Louis Vuitton Adds 11 Striking Pieces to Its Home-Furnishings Line

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The vibrant red armchair you see here began its life as a tennis ball—if only in the hive mind of Yael Mer and Shay Alcalay. Raw Edges, their London-based studio, conceived the piece (below) plus a matching sofa for Louis Vuitton’s Objets Nomades—the luxury house’s collection of furniture, art, and objects made by an illustrious array of design firms—which debuts new additions this month during the Milan Furniture Fair.

PHILIPPE LACOMBE/LOUIS VUITTON

To the Raw Edges team, Objets Nomades signifies “fun, sculptural pieces,” says Mer. “So it is quite hard to sit in the studio and think how we can come up with a new design.” Instead, the staff takes “creative breaks” from ongoing projects to dream up designs without explicit brief or purpose. Familiar fuzzy orb, meet wonderfully curvilinear seating arrangement. “There was something so cute and satisfying about this model,” adds Mer, “that we couldn’t just let it stay on the shelf.”

As objets nomades suggests, other creators have likewise drawn inspiration from the whimsical and well traveled. For Vuitton’s recently opened restaurant in Chengdu, China, the Swiss firm Atelier Oï fashioned a room-spanning chandelier in coral-orange leather; now, they’ve replicated the twisted beauty (below, left) at a more intimate scale. And for a literally soaring metaphor, Oï turned to Latin America’s quetzal, basing a 22-pound mobile (below, right), also in leather, on the sacred bird’s spectacular plumage; the fanned art can “pivot slightly and hover masterfully,” as Oï says, over summer dinner parties.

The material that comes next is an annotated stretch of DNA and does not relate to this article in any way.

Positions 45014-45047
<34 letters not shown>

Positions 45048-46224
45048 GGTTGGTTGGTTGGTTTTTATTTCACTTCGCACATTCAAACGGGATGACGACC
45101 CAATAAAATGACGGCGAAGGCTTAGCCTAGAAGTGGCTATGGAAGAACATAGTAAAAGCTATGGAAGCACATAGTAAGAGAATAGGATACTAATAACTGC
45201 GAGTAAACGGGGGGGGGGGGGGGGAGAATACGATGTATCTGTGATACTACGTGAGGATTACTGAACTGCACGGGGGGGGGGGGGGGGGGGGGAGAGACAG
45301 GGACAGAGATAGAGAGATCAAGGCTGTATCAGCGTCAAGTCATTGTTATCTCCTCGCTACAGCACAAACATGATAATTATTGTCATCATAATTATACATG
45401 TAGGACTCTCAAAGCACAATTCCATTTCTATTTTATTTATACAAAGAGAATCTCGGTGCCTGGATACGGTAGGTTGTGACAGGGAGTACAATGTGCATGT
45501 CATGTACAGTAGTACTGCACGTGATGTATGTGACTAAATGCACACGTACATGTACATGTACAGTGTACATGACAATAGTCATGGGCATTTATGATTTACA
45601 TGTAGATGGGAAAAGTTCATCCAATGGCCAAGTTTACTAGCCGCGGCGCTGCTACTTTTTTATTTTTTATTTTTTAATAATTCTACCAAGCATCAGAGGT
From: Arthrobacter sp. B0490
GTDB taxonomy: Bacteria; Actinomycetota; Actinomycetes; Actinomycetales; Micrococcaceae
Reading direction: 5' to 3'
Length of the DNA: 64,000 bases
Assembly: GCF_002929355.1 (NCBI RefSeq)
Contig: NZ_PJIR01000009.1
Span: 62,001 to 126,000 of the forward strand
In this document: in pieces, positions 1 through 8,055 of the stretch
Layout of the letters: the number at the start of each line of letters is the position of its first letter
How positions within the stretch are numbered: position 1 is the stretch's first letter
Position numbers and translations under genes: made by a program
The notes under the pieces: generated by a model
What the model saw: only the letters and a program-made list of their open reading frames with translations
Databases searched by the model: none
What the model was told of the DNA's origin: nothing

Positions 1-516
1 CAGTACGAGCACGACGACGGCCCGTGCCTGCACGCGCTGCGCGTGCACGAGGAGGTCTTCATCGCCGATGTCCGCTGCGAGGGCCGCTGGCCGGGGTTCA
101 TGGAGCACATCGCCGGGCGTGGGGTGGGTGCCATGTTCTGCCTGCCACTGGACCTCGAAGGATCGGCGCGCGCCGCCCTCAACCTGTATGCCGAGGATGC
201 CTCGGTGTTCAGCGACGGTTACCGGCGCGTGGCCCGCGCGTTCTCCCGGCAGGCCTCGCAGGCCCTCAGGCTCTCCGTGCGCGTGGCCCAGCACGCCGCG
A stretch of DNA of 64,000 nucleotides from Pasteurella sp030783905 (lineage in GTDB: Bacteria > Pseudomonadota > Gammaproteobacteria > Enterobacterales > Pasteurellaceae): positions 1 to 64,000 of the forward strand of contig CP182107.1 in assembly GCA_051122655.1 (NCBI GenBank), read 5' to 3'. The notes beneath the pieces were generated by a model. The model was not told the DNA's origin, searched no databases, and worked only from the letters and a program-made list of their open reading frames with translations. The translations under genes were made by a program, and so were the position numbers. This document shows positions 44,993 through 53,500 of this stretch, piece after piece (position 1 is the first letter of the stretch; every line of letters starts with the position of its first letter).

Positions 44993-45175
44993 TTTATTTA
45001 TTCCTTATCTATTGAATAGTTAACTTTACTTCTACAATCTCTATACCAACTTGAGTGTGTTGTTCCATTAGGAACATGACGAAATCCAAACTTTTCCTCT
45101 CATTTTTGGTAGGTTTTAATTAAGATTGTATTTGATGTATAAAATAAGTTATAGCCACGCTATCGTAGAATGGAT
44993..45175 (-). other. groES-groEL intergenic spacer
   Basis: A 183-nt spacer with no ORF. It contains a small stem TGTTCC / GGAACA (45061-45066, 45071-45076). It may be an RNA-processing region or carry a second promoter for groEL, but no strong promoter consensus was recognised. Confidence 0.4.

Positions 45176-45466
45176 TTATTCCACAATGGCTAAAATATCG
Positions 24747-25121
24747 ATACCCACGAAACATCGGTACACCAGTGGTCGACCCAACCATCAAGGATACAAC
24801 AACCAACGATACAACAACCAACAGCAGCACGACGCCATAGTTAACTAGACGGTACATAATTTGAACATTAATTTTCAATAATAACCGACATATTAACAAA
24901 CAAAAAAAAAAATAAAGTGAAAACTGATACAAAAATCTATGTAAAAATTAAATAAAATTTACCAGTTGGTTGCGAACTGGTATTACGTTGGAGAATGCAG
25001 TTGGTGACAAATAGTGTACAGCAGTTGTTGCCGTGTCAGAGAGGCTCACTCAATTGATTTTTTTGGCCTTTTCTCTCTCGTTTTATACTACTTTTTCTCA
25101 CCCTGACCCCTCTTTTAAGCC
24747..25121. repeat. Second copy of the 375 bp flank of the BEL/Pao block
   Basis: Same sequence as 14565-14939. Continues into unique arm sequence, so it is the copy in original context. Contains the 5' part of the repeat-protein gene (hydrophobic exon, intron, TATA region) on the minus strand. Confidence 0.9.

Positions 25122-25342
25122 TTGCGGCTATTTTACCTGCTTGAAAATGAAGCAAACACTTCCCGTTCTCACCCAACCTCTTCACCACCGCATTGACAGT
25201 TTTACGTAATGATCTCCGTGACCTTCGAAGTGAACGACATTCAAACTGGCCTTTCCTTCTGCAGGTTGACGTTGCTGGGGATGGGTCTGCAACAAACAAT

PHILIPPE LACOMBE/LOUIS VUITTON

PHILIPPE LACOMBE/LOUIS VUITTON

Milan’s local talent is part of the menagerie too. For Flower Tower (below), a blown-glass column nearly six feet tall and meant to evoke a cityscape, Alberto Biagetti and Laura Baldassari of Atelier Biagetti nodded to Vuitton’s history: From an isometric perspective, you can see the fashion brand’s geometric floral motif (trademarked as part of its monogram in 1896) take luminous shape. Along with special pieces that are more form than function—like a mercury-blob sofa and “cocoon” chandelier (neither pictured) by Campana, based on their own previous designs for Objets Nomades— the lighting and furniture comprise Vuitton’s largest works, some of which are made-to-order (prices upon request).

PHILIPPE LACOMBE/LOUIS VUITTON

Littler gems form a sous-collection called Petits Nomades, like the sparkling glassware (below)—designed in-house by Studio Louis Vuitton; $560 for a pair of tumblers—in colorways that suggest a cool 1970s cocktail bar. Who doesn’t want to drink through rose-colored glasses?

PHILIPPE LACOMBE/LOUIS VUITTON

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